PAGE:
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(4) You can tile the plane with regular hexagons since the sum of the interior angles that meet at a point is 360 degrees. (Each interior angle is 120 degrees -- the sum of the interior angles is 180(6-2)=720; dividing by 6 yields that each interior angle is 120 degrees. Alternatively, the exterior angle of a regular convex polygon can be found by `360/n ` where n is the number of sides; here 360/6=60 so the exterior angles are all 60, and since the interior angles are supplements the interior angles are 180-60=120 degrees.)
(7) Given that each interior angle of a regular polygon is 140 degrees: `140=(180(n-2))/n `
Then `140n=180n-360 ==> 40n=360 ==> n=9 ` so the polygon has 9 sides (a nonagon.)
Since the exterior angles are supplements, each exterior angle will be 180-140=40 degrees. Since there are 9 angles, the sum of the exterior angles is 9(40)=360 degrees.
(8) Each exterior angle of a regular octagon has measure `360/8=45^@ ` . Since the interior angles are supplements each interior angle has measure 135; since there are 8 angles the interior sum is 8(135)=1080 degrees. (Check with the formula: `S=180(n-2)=180(6)=1080^@ `
(10) The interior angles of a regular pentagon are 108 degrees. ` `( `(180(3))/5=108^@ ` ) Since `Delta PLO, Delta MNO ` are isosceles, `m/_PLO=m/_MLN=36 ` (`108+2m/_PLO=180 ==> m/_PLO=36 ` )
` Delta PLO cong Delta MNL` by SAS, so `bar(LO) cong bar(LN) ` by corresponding parts of congruent triangles are congruent (CPCTC) Then `Delta LON ` is isosceles by definition.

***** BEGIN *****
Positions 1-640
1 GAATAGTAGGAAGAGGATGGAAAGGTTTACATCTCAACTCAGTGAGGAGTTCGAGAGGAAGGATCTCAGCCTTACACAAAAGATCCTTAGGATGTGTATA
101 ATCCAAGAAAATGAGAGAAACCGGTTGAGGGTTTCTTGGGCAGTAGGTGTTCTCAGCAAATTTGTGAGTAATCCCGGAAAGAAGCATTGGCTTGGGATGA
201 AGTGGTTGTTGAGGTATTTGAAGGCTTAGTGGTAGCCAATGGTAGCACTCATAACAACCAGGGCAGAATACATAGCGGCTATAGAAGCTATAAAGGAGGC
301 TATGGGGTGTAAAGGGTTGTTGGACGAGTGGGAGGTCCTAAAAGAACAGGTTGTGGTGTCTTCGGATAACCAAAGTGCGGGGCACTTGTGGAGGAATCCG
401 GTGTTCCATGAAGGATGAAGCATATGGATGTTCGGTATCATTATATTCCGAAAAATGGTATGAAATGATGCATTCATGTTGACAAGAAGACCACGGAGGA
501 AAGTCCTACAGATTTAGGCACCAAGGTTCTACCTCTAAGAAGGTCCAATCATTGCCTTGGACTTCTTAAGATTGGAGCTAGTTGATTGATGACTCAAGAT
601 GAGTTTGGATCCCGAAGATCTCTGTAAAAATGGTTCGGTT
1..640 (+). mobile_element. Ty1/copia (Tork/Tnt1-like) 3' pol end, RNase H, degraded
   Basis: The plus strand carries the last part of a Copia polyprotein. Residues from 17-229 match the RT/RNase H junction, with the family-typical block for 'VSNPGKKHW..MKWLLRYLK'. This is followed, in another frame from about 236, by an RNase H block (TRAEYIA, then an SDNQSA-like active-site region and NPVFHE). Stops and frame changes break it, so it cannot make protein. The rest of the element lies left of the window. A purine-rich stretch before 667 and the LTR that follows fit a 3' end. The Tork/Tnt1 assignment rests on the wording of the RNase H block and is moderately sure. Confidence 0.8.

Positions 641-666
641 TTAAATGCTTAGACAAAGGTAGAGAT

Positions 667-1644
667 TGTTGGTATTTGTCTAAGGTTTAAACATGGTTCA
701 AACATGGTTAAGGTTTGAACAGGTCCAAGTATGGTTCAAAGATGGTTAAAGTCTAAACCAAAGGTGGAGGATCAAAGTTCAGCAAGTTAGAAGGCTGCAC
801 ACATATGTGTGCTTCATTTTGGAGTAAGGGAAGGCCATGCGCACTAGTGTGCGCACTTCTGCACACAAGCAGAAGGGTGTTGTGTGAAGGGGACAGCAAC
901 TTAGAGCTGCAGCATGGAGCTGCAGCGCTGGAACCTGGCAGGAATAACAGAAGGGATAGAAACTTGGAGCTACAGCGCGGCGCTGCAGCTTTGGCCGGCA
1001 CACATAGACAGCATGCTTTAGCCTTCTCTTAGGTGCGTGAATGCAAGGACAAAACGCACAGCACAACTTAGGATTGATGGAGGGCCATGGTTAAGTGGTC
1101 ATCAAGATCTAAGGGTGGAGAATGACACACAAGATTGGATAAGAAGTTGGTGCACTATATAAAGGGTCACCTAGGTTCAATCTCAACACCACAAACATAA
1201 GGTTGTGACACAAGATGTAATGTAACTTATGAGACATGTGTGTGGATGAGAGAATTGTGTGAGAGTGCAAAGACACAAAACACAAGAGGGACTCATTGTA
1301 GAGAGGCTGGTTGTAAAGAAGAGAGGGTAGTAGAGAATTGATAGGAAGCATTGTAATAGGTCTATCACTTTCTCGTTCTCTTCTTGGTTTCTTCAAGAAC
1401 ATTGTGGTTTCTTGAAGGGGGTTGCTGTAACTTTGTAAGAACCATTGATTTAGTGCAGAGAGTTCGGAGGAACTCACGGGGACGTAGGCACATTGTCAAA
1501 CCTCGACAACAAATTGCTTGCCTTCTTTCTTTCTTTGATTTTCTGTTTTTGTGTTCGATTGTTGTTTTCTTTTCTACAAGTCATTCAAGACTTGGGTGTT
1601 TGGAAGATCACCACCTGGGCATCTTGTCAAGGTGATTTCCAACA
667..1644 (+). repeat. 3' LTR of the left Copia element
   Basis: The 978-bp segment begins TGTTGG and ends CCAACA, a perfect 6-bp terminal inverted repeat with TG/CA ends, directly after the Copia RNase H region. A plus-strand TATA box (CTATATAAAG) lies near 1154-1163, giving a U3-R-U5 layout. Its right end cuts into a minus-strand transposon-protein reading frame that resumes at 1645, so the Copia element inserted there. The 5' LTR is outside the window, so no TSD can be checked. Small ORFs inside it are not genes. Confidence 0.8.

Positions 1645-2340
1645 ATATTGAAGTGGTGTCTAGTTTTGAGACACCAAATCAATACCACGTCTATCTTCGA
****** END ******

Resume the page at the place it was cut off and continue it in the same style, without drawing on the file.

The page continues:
(11) Sandy should have used `(180(10-2))/10=144^@ ` .
(21) `Delta PRQ cong Delta YSU ` by ASA so `/_P cong /_Y,/_R cong /_S,/_Q cong /_U, bar(PR) cong bar(YS),bar(RQ) cong bar(SU), bar(PQ) cong bar(YU) `
(22) Yes: `Delta ABC cong Delta CDA ` by SSS (Since AC=AC by the reflexive property)
(23) `m/_PQR=180-(m/_QRP+m/_RPQ) `
`m/_PQT=m/_QSR ` sine alternate interior angles formed by parallel lines and a transversal are congruent.
Then ` m/_RQT=m/_PQR-m/_PQT `
(25) Let the shared side of the polygons be `bar(BD) ` .
`m/_ABD=108,m/_CBD=120 ` ==> ` m/_ABC=132 `
`Delta ABC ` is isosceles, so `m/_A=m/_C=24 `
(26) ` `Let the parallelogram be ABCD, with O the intersection of the diagonals.
Then `Delta ABO cong Delta CDO, Delta AOD cong Delta COB ` by SSS since the opposite sides of a parallelogram are congruent and the diagonals bisect each other. (If you do not have this yet, you can use ASA since the diagonals will be transversals creating pairs of alternate interior angles.)
24) It is best to give angle z a reasonable number so I'll say <z =110.
Use <z to find <y because the two angles are supplementary. So <z + <y = 180 then solve for <y. So /180-<z = <y, 180 - 110 = 70. So <y = 70 degrees.
Since Triangle ABC is isosceles, that means that side AB=BC and also <b=2<a (since there are 2 a's for the one angle.) Now look at the triangle BCD to find <a because the total angle measure of a triangle is 180 degrees. So use this to find <a. So 90+<y+2<a=180 degrees and
solve for <a=180-90-70
<a = 20/2 = 10 degrees
Then use the same formula to find <v
<v + <y +<a = 180
<v = 180 - <y - <a , 180-70-10=100, <v = 100 degrees.
Then you can use <v to find <u because they are supplementary angles.
<v + <u =180
<u = 180 - <v, 180 - 100 = 80. <u=80 degrees
Then repeat to find <w
<w= 180-<u, 180-80=100, <w = 100 degrees
You know the angle measures for <b and <w, so use the small triangle to find out <x.
<b+<w+<x = 180,
<x=180 -<b-<w, 180-20-100=60, <x=60 degrees.
Then <x and <s are supplementary so subtract <x from 180. So <s=120 degrees.
Then do the same to find <t using <w as the supplementary angles. So <t=80 degrees.
There you have all of them with just using one given angle measure.
What about 18 and 24 ?
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